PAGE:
Victorian Video Nasties
John Springhall on violence in the 19th-century media
On June 15th, 1868, a Conservative member of parliament, J.G. Hubbard, later Lord Addington, asked the Tory Home Secretary, Gathorne Hardy, 1st Earl of Cranbrook:
Whether his attention had been directed to the lamentable amount of juvenile criminality, largely attributable to the spread of cheap publications and theatrical representations of an exciting and immoral character, which corrupt the children of the lower classes, and stimulate them into courses of dishonesty and vice; and, whether the Government will propose any remedy for these growing and most serious evils?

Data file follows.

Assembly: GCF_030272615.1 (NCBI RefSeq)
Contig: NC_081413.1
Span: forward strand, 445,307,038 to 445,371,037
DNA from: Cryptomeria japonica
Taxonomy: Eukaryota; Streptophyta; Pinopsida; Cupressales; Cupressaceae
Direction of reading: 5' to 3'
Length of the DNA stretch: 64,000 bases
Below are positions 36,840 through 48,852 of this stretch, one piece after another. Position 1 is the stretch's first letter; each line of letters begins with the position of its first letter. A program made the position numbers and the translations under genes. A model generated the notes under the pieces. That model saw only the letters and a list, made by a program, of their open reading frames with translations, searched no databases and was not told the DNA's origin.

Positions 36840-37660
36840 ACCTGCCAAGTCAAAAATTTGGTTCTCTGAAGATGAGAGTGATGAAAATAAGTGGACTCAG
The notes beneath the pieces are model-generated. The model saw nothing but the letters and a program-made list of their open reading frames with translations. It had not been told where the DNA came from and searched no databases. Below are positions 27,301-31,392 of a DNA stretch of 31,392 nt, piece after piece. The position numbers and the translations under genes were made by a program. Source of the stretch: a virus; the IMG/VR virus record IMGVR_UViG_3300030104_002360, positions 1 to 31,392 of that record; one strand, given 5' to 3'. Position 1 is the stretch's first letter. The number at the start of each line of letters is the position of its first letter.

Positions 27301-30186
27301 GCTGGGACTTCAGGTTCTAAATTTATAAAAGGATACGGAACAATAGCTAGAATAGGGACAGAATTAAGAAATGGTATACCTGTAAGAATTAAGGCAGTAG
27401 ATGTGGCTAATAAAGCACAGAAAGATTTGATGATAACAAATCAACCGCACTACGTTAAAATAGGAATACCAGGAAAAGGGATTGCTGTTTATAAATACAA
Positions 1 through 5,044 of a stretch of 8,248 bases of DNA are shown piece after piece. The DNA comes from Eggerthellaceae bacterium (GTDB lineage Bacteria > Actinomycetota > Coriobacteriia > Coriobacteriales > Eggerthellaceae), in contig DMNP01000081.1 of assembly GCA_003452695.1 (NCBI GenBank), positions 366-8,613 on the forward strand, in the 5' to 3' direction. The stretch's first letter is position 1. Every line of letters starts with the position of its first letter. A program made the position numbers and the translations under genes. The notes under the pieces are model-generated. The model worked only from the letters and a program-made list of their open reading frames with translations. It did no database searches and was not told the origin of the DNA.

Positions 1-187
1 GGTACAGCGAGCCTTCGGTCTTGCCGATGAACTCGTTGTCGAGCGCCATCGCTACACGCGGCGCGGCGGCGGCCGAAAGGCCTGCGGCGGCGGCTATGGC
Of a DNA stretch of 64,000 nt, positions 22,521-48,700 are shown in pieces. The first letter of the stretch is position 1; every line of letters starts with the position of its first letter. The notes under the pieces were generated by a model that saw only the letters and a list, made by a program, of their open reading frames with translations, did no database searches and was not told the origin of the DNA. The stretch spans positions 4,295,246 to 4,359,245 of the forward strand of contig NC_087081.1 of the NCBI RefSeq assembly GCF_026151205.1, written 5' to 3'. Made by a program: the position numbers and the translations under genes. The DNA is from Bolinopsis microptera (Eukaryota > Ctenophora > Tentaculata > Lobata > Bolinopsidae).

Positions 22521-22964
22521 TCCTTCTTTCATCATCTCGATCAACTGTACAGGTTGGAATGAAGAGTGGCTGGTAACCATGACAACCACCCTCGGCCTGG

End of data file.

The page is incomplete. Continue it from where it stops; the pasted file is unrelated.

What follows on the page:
Sanctimonious adult attitudes towards commercial entertainments intended primarily for working-class youths clearly have a lengthy historical pedigree, stretching over time from the 'penny gaffs' of the 1830s onwards, to the American 'horror comic' imports of the 1950s and the 'video nasties' of the early 1980s. Campaigns to censor these particular forms of media entertainment in Britain have resulted in such irrational and repressive legislation as the licensing provisions of the Metropolitan Police Act (1839), the still extant Children and Young Persons (Harmful Publications) Act (1955) and the more recent Video Recordings Act (1984).